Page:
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David Tennant was brilliant in his final adventure as the Tenth Doctor. Bernard Cribbins was like everyone's best and favourite Granddad, ever. Both brought tears to my eyes as Ten's swansong unfolded.

But John Simm as the Doctor's tortured nemesis the Master was simply spellbinding throughout. Quite simply he stole every single scene he was in - it was sheer pleasure watching the whole range of human (and Timelord) emotions chase across his face. Prior to Russell T. Davies and John Simm's take on the character of the Doctor's old adversary (and one-time friend) I'd always found the Master to be a pretty unimpressive character - I never quite 'got' him. The dressing up, the doomed-to-failure plans to take over the universe/any planet you care to name/kill the Doctor (except mostly he didn't seem able to quite do that, either)never seemed to make much sense. But Russell T. Davies wanted to hold off bringing back the character until he'd worked out how to write him. And what he did was (and pardon the pun) quite simply Masterful: he made the Master insane. Not evil (Davies doesn't like the word and doesn't believe in evil for it's own sake) but clinically insane. A psychotic, high-functioning Sociopath. But he didn't stop there - he explained why the Master is insane. And this story arc (begun in Season Three with Utopia/The Sound of Drums/Last of the Time Lords)came to it's sad conclusion in The End of Time.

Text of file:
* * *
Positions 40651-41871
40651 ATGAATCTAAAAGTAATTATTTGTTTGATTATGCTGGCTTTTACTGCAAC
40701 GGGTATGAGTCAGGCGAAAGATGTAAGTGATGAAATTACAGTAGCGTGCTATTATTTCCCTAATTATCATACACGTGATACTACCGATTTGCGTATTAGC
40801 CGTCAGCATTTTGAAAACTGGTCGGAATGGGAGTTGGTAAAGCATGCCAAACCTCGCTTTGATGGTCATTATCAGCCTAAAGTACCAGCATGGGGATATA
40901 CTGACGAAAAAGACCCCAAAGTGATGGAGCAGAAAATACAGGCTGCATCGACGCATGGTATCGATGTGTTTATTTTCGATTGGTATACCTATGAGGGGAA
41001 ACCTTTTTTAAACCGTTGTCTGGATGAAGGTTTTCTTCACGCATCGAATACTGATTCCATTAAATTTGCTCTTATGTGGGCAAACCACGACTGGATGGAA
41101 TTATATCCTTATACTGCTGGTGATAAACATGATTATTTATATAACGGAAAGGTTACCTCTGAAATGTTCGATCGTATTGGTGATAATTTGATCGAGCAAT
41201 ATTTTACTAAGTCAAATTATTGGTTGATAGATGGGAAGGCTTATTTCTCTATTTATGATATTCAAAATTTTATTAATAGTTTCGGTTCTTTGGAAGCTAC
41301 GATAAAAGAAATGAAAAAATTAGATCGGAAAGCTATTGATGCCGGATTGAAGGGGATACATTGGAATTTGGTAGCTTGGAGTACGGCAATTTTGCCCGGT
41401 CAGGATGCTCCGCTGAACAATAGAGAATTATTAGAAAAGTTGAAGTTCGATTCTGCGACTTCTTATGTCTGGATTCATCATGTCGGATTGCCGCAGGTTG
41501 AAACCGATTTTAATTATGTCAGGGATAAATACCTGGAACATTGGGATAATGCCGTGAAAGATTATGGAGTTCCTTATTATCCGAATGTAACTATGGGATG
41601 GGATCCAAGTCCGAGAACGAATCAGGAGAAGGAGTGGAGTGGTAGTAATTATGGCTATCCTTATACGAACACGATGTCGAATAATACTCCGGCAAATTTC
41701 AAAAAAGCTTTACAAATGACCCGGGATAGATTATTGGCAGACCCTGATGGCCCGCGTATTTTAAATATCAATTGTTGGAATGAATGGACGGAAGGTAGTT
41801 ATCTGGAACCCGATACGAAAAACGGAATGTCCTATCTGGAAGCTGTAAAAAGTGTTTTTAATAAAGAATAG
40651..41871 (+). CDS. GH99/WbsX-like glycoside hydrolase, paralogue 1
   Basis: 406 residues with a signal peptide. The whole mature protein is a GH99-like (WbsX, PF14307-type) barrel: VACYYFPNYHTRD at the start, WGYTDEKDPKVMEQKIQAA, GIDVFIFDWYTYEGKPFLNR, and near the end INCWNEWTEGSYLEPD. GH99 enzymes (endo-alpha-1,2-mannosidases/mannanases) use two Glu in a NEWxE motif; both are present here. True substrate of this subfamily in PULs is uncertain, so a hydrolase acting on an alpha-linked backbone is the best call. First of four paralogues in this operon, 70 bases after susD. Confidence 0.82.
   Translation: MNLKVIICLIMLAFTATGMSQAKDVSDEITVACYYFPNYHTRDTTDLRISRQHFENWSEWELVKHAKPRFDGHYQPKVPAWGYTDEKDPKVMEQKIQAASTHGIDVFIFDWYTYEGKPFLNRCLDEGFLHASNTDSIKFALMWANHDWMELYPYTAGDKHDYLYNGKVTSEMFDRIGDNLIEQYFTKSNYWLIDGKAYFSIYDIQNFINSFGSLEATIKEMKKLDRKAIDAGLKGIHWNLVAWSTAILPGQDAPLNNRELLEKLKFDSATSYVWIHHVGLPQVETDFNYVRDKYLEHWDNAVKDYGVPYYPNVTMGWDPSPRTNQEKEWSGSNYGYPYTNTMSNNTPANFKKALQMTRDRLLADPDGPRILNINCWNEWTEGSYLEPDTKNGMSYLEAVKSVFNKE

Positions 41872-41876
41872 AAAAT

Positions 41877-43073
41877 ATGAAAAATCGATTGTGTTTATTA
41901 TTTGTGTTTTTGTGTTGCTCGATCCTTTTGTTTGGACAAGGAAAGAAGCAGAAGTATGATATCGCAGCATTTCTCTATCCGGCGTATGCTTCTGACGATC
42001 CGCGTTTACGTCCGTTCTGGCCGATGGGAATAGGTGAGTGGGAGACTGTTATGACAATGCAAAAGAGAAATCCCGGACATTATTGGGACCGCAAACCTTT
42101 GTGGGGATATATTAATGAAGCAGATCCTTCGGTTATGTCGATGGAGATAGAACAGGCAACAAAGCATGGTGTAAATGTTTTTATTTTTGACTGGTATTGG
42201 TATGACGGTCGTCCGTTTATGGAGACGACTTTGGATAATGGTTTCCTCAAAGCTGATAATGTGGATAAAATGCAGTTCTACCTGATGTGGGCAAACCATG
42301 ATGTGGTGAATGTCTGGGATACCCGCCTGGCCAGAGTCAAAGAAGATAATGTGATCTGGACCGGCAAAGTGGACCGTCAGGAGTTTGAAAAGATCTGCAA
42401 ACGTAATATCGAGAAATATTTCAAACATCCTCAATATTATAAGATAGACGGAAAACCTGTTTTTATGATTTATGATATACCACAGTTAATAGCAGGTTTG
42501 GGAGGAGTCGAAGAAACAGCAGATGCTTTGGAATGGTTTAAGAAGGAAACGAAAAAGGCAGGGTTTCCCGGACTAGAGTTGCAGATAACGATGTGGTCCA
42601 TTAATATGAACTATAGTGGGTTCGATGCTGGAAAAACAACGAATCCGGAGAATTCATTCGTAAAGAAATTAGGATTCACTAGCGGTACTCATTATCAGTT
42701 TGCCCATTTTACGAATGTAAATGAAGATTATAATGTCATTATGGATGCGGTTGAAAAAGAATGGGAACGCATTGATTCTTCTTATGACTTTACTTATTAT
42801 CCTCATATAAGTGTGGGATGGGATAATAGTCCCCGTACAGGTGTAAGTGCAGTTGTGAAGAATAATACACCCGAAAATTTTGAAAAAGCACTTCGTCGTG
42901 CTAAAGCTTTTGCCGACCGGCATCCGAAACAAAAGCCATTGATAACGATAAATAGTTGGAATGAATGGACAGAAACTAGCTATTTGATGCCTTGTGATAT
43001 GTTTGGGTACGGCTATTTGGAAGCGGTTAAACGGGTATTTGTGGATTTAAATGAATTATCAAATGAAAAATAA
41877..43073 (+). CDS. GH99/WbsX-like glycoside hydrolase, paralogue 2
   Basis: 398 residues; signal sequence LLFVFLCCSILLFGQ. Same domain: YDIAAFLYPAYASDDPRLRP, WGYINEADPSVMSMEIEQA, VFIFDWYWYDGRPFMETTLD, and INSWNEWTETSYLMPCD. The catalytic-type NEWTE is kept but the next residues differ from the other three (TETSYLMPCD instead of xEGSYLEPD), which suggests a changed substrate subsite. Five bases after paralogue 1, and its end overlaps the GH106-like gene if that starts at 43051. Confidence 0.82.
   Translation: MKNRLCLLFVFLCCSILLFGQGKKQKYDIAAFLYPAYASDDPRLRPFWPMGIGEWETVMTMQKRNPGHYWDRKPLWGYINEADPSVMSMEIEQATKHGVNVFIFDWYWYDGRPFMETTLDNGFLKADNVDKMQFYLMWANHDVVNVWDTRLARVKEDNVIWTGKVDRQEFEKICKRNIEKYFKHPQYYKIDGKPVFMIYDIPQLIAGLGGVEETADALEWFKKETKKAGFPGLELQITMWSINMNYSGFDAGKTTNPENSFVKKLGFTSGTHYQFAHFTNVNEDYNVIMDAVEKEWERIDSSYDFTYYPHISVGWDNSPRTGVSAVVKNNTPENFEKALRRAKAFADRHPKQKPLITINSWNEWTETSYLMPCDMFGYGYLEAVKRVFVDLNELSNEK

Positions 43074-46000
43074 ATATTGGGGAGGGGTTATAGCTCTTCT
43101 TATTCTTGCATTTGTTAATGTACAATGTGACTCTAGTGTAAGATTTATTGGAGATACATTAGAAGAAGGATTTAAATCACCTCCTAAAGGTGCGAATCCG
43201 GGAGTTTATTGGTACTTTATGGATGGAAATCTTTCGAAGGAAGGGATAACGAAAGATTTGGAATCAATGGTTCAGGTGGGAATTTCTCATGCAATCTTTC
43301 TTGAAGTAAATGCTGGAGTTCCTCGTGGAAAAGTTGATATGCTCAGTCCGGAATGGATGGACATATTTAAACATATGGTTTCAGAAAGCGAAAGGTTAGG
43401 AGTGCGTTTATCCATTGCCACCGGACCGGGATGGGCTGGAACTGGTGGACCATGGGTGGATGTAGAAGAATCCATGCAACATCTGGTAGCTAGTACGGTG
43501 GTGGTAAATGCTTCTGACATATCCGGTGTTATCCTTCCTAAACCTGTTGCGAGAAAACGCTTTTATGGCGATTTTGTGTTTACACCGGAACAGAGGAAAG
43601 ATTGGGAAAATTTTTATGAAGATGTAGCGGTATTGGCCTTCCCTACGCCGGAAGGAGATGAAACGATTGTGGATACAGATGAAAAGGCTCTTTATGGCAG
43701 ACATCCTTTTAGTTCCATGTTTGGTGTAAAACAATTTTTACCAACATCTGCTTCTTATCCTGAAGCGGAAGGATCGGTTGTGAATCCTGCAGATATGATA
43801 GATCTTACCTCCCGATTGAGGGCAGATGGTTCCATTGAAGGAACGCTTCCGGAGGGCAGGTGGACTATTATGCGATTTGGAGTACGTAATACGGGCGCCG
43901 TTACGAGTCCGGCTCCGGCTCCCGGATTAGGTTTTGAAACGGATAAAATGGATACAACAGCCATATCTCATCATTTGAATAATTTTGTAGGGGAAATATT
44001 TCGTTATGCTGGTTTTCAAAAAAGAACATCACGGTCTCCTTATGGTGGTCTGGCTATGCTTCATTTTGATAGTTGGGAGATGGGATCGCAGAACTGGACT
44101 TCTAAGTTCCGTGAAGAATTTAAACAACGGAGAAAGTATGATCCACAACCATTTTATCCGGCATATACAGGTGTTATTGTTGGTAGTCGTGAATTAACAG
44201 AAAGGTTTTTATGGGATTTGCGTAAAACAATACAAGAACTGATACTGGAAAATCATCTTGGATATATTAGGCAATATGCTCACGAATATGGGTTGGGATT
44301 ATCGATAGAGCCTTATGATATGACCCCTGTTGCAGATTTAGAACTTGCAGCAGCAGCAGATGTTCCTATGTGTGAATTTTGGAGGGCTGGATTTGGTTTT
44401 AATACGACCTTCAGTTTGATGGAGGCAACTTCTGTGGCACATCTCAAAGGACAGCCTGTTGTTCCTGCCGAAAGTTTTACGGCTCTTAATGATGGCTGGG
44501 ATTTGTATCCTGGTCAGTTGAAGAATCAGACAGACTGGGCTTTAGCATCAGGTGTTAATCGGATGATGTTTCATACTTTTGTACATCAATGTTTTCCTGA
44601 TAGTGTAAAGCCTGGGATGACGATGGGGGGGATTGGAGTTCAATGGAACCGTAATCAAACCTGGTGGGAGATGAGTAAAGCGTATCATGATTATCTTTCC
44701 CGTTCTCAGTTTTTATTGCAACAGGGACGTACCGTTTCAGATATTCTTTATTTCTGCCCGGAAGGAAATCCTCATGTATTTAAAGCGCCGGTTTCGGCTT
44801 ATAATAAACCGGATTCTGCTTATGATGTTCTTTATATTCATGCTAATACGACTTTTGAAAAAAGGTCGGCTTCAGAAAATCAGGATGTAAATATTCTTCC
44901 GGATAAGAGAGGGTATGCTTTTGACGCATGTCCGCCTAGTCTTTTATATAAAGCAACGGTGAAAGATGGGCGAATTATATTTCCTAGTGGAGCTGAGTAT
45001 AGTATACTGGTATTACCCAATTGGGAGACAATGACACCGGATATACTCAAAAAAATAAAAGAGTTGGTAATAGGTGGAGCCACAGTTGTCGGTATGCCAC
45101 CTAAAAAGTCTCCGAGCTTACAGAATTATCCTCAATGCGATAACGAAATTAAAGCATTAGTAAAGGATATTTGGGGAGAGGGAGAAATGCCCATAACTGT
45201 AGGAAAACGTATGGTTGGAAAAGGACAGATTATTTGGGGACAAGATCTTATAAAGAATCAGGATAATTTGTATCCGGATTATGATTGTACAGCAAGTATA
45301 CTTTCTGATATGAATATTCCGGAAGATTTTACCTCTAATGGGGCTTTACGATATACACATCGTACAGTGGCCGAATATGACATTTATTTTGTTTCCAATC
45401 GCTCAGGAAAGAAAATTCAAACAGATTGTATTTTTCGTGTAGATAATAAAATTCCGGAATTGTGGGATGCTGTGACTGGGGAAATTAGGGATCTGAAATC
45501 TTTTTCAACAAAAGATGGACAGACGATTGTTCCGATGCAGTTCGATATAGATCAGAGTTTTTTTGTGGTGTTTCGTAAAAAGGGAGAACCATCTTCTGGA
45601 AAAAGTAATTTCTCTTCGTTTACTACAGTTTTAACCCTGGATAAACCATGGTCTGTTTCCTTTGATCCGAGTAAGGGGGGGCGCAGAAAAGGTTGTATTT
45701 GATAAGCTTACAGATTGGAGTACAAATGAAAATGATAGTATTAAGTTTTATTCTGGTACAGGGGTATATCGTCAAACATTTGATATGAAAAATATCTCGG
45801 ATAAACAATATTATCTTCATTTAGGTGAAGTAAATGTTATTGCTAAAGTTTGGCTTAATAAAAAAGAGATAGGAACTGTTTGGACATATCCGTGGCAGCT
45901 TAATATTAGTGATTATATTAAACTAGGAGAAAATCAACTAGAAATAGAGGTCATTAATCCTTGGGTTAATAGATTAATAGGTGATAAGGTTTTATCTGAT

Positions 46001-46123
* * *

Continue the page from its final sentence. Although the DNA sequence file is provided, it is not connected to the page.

What a story! Perhaps there were a few things left unexplained (doesn't bother me - fuel for speculation and fan fiction galore over the months and years to come, no doubt) but the overall effect is an emotional roller-coaster of a tale that will have you reaching for your tissues as the two frenemies discover the Master's sad story.